EAST LIVERPOOL, a city of Columbiana county, Ohio, U.S.A., on the Ohio river, about 106 m. S.E. of Cleveland. Pop. (1890) 10,956; (1900) 16,485, of whom 2112 were foreign-born; (1910 census) 20,357. It is served by the Pennsylvania railway, by river steamboats, and by interurban electric lines. Next to Trenton, New Jersey, East Liverpool is the most important place in the United States for the manufacture of earthenware and pottery, 4859 out of its 5228 wage-earners, or 92.9%, being employed in this industry in 1905, when $5,373,852 (83.5% of the value of all its factory products) was the value of the earthenware and pottery. No other city in the United States is so exclusively devoted to the manufacture of pottery; in 1908 there were 32 potteries in the city and its immediate vicinity. The manufacture of white ware, begun in 1872, is the most important branch of the industry - almost half of the "cream-coloured," white granite ware and semivitreous porcelain produced in the United States in 1905 (in value, $4,344,468 out of $9,195,703) being manufactured in East Liverpool. Though there are large clay deposits in the vicinity, very little of it can be used for crockery, and most of the clay used in the city's potteries is obtained from other states; some of it is imported from Europe. After 1872 a large number of skilled English pottery-workers settled in the city. The city's product of pottery, terra-cotta and fireclay increased from $2,137,063 to $4,105,200 from 1890 to 1900, and in the latter year almost equalled that of Trenton, N.J., the two cities together producing more than half (50.9%) of the total pottery product of the United States; in 1905 East Liverpool and Trenton together produced 42.1% of the total value of the country's pottery product. The municipality owns and operates its water-works. East Liverpool was settled in 1798, and was incorporated in 1834.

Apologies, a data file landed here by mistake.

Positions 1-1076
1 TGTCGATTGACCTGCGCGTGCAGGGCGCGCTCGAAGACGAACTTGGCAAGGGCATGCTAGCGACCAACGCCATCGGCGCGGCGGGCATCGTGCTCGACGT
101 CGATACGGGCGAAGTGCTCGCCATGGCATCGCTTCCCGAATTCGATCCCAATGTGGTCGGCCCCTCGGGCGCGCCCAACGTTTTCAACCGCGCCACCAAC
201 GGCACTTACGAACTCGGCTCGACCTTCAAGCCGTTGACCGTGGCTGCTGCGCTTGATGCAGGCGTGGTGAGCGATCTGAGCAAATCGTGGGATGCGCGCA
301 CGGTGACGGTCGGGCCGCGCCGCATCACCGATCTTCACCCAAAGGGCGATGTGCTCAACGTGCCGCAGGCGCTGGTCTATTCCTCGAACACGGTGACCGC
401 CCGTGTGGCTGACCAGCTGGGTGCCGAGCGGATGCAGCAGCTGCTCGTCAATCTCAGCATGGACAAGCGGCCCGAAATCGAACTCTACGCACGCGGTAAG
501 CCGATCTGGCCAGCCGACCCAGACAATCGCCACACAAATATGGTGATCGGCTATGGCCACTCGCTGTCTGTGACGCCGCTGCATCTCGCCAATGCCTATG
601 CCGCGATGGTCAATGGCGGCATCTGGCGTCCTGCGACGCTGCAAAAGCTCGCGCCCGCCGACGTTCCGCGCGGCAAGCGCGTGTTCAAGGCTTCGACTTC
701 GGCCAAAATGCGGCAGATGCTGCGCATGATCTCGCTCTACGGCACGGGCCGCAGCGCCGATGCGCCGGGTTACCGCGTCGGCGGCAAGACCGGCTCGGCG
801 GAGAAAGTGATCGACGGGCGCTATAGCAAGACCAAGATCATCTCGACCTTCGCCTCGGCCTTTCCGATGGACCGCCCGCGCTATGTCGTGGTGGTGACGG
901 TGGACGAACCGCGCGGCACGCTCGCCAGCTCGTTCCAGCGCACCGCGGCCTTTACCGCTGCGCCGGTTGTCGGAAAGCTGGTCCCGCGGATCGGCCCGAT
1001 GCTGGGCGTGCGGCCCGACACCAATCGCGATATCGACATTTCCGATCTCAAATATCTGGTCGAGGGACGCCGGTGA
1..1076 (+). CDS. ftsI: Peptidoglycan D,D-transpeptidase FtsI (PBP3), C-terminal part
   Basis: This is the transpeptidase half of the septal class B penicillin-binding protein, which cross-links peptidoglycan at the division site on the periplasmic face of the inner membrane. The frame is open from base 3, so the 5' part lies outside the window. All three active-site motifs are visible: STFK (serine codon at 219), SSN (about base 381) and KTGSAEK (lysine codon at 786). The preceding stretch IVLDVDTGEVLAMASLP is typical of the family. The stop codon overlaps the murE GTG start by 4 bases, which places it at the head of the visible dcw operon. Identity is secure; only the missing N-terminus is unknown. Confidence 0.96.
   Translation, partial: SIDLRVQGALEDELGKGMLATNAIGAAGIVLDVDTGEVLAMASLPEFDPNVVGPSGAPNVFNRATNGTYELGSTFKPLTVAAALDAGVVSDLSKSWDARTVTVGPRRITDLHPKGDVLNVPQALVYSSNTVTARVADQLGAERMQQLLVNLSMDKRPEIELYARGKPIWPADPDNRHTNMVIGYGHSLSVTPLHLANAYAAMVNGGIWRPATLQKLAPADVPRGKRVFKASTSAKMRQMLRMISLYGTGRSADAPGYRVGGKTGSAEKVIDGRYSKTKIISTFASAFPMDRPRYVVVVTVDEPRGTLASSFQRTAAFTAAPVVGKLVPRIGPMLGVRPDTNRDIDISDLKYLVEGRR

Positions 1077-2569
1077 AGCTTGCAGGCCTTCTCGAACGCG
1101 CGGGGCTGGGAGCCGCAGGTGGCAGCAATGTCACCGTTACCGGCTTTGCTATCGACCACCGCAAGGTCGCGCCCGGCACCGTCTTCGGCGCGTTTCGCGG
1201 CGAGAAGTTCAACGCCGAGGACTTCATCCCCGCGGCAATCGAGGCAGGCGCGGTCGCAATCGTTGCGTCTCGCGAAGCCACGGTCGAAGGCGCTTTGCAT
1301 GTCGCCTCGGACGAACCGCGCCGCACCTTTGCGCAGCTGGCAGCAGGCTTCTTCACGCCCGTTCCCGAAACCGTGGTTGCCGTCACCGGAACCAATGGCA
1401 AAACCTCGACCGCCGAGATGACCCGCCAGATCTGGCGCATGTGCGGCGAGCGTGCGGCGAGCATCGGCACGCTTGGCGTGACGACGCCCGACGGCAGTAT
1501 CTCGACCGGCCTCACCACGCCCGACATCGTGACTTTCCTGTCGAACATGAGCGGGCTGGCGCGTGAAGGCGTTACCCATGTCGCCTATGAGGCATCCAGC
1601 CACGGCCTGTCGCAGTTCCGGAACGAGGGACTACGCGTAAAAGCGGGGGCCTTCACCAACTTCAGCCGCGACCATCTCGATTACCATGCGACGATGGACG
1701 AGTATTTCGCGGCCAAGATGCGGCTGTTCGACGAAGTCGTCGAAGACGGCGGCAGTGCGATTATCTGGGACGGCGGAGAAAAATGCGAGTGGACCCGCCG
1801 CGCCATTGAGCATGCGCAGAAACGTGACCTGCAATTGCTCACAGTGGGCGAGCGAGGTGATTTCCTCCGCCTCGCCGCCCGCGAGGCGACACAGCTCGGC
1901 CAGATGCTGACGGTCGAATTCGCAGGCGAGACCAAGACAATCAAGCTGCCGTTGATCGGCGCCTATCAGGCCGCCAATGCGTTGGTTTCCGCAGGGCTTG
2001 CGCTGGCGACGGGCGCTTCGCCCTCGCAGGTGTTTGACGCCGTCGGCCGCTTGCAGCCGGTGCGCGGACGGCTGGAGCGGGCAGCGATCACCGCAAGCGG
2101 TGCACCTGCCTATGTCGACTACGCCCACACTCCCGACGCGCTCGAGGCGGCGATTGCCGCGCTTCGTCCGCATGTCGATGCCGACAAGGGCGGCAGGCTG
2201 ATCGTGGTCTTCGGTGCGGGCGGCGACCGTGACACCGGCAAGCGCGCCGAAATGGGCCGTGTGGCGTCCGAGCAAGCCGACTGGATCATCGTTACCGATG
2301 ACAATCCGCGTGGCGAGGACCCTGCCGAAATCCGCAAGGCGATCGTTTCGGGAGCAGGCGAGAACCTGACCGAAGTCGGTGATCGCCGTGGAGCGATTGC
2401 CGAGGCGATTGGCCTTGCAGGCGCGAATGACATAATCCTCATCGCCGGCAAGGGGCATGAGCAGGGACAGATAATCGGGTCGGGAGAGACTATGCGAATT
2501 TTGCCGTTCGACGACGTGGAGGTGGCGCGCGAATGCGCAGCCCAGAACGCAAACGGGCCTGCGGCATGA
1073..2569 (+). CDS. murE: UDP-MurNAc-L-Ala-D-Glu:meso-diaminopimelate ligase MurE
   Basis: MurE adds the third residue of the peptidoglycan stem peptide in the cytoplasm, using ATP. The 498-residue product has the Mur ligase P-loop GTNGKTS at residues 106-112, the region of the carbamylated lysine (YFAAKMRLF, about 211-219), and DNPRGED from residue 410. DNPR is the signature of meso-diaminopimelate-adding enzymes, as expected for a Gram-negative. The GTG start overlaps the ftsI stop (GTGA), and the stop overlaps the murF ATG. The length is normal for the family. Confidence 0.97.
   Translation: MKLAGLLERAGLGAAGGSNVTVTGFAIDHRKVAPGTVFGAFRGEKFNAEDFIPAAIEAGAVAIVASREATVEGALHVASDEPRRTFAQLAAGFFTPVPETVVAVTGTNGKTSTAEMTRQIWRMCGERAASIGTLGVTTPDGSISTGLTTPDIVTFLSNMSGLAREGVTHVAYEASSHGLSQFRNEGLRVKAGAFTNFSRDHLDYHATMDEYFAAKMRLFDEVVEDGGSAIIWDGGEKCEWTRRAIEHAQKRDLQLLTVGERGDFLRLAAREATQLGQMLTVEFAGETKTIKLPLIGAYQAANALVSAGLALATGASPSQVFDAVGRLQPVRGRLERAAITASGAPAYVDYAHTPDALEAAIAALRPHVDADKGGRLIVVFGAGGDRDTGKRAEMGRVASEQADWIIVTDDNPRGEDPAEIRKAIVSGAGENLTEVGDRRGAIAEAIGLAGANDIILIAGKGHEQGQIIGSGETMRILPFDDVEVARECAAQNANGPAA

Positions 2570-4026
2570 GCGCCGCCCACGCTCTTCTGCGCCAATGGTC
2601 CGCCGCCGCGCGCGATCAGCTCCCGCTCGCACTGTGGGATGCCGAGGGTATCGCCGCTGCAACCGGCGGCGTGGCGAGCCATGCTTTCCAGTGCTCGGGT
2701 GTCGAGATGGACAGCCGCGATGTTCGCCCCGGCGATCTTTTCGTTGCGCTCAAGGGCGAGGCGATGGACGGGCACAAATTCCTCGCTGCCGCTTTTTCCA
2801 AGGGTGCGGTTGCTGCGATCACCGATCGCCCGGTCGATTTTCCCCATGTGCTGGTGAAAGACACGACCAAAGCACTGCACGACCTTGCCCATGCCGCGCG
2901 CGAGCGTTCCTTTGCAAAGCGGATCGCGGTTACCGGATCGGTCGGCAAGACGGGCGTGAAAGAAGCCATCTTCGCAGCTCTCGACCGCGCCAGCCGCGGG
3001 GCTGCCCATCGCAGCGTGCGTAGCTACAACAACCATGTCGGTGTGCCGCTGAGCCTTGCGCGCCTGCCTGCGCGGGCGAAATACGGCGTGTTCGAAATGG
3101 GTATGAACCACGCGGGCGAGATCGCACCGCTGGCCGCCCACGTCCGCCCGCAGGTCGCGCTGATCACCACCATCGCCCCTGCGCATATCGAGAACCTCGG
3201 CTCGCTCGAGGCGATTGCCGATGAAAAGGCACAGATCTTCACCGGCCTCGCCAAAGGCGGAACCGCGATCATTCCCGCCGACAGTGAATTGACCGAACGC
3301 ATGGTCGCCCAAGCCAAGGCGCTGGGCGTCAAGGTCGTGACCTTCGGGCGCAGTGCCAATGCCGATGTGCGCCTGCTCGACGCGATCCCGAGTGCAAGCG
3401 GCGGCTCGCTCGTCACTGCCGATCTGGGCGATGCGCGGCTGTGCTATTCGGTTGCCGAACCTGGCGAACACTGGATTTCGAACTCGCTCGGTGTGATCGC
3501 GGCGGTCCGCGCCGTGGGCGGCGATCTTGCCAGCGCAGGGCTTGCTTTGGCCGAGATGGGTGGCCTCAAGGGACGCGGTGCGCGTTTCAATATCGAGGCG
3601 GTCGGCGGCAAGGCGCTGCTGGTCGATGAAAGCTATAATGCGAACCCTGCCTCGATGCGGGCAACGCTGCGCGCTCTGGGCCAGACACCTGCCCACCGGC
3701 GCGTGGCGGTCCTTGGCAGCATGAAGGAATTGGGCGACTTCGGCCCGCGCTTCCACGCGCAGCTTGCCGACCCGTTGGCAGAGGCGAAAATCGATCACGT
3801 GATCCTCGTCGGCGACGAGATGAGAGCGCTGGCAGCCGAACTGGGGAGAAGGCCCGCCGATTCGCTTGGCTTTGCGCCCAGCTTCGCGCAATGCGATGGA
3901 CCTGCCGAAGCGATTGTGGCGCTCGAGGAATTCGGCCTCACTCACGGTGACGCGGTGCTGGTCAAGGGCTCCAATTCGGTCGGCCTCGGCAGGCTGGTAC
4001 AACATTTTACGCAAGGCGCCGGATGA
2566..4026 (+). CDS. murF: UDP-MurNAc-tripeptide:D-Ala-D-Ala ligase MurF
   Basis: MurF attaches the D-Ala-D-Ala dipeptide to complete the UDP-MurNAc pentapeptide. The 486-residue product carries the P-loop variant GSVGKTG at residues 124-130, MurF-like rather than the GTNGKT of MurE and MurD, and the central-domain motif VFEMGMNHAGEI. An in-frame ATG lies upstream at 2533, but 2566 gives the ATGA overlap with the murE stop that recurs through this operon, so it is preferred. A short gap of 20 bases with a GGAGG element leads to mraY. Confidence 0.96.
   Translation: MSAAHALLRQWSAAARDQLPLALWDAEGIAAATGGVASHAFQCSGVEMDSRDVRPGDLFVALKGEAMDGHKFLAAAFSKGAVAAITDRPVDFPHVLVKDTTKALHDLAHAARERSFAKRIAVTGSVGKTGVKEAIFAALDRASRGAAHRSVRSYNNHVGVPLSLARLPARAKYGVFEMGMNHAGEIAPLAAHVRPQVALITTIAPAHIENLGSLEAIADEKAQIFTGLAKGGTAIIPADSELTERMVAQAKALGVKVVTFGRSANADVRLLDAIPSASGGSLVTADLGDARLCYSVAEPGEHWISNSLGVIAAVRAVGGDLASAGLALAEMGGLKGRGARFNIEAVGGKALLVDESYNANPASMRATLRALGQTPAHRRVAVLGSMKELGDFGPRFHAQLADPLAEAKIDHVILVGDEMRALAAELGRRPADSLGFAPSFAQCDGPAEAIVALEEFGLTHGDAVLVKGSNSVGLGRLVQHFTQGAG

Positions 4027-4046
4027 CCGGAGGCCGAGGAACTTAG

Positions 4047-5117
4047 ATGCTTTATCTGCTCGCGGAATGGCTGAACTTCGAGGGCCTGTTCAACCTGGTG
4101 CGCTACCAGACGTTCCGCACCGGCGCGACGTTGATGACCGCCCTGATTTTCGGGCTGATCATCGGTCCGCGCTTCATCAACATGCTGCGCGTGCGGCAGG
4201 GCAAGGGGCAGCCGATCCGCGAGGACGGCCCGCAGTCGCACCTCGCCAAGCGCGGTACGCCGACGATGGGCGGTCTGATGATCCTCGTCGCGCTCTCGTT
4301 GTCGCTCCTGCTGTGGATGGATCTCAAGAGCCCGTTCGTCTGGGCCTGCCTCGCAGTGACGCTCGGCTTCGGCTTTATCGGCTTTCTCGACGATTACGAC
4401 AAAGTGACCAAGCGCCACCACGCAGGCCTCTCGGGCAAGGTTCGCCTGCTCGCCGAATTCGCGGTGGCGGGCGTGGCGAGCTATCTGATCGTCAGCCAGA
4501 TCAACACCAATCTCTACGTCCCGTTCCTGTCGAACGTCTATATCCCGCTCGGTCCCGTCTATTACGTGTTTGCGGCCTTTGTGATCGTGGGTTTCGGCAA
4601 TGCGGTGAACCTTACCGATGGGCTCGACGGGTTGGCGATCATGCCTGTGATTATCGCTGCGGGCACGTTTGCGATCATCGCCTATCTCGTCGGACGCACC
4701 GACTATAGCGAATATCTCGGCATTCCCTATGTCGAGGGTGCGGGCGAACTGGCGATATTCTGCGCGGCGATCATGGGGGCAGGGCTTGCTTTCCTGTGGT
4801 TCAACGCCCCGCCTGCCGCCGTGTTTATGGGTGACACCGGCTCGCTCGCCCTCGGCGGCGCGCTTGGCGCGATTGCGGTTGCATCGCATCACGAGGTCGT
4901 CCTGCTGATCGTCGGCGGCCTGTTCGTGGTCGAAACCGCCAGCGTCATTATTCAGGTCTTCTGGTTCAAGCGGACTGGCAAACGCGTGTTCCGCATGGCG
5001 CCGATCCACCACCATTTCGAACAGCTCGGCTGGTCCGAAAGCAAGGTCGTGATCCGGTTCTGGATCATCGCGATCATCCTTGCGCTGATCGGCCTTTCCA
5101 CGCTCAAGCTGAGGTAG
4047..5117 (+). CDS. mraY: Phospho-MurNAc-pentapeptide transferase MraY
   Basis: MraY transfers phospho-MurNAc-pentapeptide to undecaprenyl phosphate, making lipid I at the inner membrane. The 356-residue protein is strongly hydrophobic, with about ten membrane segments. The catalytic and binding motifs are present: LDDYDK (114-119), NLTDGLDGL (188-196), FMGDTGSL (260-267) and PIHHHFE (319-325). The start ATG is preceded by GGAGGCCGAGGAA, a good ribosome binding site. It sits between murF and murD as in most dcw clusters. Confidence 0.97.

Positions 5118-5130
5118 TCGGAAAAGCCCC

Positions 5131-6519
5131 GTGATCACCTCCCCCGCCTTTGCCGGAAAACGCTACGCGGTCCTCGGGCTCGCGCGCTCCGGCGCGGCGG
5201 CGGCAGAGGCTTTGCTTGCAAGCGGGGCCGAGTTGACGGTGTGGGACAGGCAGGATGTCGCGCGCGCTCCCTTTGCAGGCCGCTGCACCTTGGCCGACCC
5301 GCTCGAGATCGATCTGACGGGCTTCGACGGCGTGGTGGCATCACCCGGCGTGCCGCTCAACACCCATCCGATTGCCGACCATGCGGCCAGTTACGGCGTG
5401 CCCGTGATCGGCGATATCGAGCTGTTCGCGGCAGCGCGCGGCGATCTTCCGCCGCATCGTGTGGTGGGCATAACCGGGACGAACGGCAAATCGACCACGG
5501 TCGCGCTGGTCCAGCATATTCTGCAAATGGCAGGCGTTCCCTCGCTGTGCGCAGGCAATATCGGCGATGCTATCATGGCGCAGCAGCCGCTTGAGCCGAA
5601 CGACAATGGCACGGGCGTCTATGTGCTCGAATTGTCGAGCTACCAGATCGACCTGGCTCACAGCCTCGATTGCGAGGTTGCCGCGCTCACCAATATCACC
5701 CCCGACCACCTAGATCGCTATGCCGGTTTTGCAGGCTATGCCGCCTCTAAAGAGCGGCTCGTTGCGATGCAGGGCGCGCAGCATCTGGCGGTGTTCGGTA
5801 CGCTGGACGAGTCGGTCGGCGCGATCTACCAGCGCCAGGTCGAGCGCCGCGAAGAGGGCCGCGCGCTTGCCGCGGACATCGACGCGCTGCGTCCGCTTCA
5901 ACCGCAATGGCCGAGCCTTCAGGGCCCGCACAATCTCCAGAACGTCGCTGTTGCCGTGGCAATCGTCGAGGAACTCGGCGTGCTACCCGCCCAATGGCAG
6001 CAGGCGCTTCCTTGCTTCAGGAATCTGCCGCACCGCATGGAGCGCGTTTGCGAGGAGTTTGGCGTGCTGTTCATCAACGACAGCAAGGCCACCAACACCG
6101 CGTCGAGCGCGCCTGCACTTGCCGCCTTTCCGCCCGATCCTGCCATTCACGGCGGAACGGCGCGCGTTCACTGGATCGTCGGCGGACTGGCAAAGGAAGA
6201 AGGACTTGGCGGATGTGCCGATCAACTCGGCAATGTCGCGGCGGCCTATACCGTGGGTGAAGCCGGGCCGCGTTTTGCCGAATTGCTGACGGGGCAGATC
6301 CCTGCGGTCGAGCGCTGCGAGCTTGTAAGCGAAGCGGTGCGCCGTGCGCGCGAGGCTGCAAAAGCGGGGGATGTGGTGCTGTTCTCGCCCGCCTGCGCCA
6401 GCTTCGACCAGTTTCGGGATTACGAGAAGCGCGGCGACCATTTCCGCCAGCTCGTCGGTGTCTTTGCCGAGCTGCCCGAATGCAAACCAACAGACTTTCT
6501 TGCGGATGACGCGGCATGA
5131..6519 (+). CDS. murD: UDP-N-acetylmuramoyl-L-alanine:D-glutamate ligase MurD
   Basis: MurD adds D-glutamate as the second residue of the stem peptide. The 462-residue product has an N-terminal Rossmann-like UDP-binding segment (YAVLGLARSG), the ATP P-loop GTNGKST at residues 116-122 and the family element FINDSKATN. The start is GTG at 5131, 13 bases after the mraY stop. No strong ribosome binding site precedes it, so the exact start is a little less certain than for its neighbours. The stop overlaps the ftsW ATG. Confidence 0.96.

Note - this article incorporates content from Encyclopaedia Britannica, Eleventh Edition, (1910-1911)